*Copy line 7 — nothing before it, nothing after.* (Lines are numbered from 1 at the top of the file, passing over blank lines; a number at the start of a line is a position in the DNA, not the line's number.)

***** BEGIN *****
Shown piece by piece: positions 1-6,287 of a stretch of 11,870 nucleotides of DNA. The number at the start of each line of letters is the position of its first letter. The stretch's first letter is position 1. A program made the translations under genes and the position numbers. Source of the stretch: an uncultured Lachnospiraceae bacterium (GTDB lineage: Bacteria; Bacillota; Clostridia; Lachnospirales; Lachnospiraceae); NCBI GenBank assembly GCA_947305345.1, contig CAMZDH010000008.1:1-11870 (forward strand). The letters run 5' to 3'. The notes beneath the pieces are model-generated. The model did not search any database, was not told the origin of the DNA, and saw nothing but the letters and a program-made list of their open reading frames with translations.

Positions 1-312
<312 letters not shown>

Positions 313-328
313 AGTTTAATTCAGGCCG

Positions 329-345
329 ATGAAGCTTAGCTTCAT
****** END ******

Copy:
329 ATGAAGCTTAGCTTCAT